Four members of the UCLA Luskin faculty have received research grants from the Institute on Inequality and Democracy. The 2019-20 grants, among 10 awarded to faculty across the UCLA campus, support research, scholarship and teaching that challenge established academic wisdom, contribute to public debate and/or strengthen communities and movements, the institute said. UCLA Luskin recipients are:
- Amada Armenta, assistant professor of urban planning, who will study undocumented Mexican immigrants in Philadelphia and their layered, complex relationship with the legal system in their everyday lives.
- Kian Goh, assistant professor of urban planning, who will use the lessons of Hurricane Sandy to research the key role public housing and infrastructure play in the quest for climate justice.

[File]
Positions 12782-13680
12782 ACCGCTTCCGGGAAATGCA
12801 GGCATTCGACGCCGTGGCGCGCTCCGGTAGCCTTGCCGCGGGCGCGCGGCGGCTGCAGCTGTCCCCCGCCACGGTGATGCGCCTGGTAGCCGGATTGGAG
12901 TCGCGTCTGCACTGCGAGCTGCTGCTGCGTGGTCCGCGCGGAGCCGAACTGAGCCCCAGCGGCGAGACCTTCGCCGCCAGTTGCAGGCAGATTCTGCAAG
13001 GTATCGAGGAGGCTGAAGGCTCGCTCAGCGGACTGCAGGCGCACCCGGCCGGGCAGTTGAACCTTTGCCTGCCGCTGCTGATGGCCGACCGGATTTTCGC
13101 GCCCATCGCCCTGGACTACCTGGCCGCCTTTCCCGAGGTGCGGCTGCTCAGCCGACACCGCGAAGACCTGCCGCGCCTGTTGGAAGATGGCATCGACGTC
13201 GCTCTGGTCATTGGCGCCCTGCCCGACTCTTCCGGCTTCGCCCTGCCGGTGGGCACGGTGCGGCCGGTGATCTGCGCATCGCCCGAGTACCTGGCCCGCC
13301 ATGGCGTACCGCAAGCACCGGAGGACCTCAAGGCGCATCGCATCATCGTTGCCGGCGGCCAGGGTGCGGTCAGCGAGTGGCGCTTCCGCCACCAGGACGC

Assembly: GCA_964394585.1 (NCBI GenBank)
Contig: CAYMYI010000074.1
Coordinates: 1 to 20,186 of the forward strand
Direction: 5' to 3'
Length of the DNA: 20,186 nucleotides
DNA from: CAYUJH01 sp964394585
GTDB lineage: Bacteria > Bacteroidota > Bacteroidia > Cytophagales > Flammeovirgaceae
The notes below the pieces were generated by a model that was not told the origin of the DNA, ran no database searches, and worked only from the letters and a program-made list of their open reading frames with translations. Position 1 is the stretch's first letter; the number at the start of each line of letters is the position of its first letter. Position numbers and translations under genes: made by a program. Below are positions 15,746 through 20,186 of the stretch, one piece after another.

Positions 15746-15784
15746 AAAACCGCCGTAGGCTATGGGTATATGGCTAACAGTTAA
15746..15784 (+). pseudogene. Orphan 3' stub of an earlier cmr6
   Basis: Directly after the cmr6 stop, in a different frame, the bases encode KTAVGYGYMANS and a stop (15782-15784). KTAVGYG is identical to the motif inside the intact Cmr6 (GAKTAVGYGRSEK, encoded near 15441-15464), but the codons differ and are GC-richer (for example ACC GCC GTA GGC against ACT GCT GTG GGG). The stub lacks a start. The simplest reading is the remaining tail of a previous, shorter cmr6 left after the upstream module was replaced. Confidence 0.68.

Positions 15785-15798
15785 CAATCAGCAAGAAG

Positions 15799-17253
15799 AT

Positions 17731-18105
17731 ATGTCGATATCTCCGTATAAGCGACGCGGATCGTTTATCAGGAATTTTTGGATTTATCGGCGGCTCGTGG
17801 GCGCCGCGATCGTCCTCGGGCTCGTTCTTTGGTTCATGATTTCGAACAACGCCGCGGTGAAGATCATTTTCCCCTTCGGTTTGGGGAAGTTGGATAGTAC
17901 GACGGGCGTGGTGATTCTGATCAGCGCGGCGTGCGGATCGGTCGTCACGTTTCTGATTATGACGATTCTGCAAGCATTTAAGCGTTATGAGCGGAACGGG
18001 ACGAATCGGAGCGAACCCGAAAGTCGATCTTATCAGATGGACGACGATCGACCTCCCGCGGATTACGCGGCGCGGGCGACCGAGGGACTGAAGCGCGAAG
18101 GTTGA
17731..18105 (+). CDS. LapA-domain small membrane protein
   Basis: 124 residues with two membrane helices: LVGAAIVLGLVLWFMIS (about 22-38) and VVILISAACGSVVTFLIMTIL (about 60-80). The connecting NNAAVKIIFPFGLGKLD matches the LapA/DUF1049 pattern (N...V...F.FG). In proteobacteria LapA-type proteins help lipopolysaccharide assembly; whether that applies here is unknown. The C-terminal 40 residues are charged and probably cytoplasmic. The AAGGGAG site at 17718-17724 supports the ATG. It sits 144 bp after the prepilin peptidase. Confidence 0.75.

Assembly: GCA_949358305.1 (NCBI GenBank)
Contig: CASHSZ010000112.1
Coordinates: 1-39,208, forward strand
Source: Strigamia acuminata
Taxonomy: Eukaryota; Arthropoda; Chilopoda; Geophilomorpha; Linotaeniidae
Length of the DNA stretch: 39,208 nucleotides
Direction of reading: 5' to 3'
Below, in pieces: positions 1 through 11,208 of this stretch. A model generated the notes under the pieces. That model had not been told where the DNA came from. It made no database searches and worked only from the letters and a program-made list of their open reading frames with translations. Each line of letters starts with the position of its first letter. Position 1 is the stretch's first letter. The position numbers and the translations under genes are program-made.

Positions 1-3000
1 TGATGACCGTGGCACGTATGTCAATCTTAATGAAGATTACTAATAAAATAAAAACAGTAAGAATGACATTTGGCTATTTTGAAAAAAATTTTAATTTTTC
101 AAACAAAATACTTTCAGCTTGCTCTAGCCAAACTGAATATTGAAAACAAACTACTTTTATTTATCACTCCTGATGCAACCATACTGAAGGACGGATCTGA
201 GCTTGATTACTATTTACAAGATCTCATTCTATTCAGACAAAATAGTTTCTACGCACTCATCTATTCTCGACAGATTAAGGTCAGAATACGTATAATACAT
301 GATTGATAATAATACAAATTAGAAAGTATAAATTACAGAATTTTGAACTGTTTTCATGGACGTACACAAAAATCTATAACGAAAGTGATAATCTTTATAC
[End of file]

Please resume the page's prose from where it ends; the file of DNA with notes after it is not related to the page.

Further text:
- Paul Ong, research professor and director of the Center for Neighborhood Knowledge, who will create multimedia public narratives that document the stresses of gentrification, displacement and other community changes.
- Amy Ritterbusch, assistant professor of social welfare, who will develop a restorative justice initiative to take research to the streets, producing knowledge about historically misrepresented communities beyond the confines of academic publication traditions.
In addition to awarding faculty grants of up to $10,000, the Institute on Inequality and Democracy supports research by graduate student working groups. The six groups announced for the 2019-2020 academic year include several urban planning and social welfare students from UCLA Luskin.